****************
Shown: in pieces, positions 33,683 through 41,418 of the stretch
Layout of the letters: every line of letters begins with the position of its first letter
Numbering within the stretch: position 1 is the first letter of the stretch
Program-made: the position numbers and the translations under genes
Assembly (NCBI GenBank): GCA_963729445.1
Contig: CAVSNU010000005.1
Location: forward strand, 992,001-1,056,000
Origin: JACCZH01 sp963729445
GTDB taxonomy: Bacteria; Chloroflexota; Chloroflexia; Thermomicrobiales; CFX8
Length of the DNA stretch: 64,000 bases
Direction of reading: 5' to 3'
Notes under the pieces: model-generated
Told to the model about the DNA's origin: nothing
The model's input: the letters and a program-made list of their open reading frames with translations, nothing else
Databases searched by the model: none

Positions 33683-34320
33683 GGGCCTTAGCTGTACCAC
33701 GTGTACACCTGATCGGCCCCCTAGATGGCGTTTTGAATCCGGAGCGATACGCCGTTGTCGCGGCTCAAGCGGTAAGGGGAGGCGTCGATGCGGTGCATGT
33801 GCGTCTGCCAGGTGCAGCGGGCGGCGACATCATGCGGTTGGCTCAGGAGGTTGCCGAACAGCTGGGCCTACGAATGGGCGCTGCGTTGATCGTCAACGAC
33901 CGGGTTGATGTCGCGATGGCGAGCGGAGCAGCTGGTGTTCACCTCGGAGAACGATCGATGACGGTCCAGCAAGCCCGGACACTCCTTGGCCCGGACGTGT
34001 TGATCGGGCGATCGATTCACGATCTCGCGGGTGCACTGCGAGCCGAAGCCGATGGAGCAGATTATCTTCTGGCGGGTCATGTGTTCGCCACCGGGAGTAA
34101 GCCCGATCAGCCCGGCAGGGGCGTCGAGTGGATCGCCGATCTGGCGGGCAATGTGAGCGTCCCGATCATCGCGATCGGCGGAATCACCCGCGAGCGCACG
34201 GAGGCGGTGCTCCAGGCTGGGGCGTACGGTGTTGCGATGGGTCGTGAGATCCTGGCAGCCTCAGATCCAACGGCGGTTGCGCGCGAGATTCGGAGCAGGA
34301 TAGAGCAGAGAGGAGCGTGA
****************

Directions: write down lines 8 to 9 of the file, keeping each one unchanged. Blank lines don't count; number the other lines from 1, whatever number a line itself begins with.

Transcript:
Origin: JACCZH01 sp963729445
GTDB taxonomy: Bacteria; Chloroflexota; Chloroflexia; Thermomicrobiales; CFX8